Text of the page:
Using web pages as research resources is now common practice within academia, from undergraduate level right up to PhD, but although there are many reliable sources on the internet, there are some websites that provide inaccurate information. When you are basing an academic argument on a web page, you want to be sure that it provides reliable evidence.
How can you be sure that a website is a good source? You need to make your own evaluation of the website. This is an opportunity to make use of the research training you have gained during your degree so far.
Reliability – accurate research source?
As you assess each website, here are some points to consider:
– Who is the author? Has the website been provided by an organization, company or academic body? Is it written by a renowned expert in the field or a hobbyist?
– What was their intention in setting up the website? They might want to tell you about their research or give you easy access to online archives.
– Who are the expected users? Who has the author/originator designed this website for?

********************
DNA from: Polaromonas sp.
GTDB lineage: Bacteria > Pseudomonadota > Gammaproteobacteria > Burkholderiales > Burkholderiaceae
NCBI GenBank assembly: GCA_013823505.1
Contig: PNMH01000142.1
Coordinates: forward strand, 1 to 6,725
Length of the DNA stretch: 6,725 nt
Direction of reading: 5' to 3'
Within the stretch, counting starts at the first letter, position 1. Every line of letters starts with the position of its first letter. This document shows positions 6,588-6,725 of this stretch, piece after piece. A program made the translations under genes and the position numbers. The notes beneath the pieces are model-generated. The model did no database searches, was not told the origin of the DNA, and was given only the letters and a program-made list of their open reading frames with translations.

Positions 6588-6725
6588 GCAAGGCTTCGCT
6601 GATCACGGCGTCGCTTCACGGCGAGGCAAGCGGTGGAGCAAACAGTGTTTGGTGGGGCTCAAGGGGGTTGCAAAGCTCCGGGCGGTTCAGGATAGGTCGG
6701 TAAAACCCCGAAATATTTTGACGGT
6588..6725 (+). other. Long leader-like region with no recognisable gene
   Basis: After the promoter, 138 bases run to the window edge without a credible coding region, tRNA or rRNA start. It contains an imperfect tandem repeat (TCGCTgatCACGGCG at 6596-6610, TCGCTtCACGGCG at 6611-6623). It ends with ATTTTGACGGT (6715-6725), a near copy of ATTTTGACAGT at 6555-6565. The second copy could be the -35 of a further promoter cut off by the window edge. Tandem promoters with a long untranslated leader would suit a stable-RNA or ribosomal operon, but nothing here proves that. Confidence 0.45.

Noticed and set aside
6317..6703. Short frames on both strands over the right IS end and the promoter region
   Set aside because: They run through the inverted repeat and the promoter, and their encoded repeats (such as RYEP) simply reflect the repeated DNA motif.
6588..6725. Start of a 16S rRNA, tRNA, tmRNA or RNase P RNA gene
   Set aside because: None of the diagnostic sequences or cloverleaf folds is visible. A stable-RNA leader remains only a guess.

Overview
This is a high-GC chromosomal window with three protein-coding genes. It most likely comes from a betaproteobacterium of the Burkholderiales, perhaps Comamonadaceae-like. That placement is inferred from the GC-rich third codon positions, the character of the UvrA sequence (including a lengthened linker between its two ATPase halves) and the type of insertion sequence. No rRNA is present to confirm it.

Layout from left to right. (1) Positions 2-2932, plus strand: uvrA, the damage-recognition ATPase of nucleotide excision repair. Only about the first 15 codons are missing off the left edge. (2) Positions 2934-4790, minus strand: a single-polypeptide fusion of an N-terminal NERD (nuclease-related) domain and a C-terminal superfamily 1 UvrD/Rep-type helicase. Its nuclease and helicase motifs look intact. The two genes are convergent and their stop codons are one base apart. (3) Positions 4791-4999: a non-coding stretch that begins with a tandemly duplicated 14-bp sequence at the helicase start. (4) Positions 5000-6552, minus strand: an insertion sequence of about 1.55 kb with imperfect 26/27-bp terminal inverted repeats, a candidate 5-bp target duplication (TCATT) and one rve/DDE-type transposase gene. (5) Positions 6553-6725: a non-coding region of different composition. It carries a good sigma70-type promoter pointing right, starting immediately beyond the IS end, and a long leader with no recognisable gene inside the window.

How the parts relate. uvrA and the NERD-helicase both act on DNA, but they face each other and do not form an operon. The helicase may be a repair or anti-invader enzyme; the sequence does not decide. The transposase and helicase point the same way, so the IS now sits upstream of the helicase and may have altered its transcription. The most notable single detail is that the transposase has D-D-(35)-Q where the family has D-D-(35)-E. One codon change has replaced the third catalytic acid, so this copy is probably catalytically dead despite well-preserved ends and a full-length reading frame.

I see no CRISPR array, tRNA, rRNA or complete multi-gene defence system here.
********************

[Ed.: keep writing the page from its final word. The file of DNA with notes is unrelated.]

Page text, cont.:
– How often is the material updated? Is there a lot of out-of-date material that should be archived? If the web pages haven’t been updated for a while, it could be that the data presented fails to take recent research into account.
– Is the writing of a good quality? Are there lots of typos and obvious mistakes? If you spot several spelling mistakes, for example, it could be that the author was fairly sloppy in compiling information. Can you really rely on them? Critical reading is always vital, whatever the form of resource material.
Site usability for research learning
To complete a full website critique you might also like to consider the usability of the site, including:-
– Has the site been well organized and does the layout make sense? can you find your way around the site easily?
-Do the links work? Are the graphics relevant to the subject matter or are they just filling up space?
Some good books to help you find out more are:
Cooke, A. A Guide to finding quality information on the Internet: selection and evaluation strategies (2001).
Dussart, G. Biosciences on the Internet: a student’s guide (2002).
Lawrence, P. Law on the Internet: a practical guide (2000).
As you become skilled at essay writing you will grow in your ability to carry out a successful website critiques. This skill is a transferable one and no matter what industry you work in, this skill should remain invaluable. Have you found any useful resources to help you critique websites? Please let us know. Post a comment below.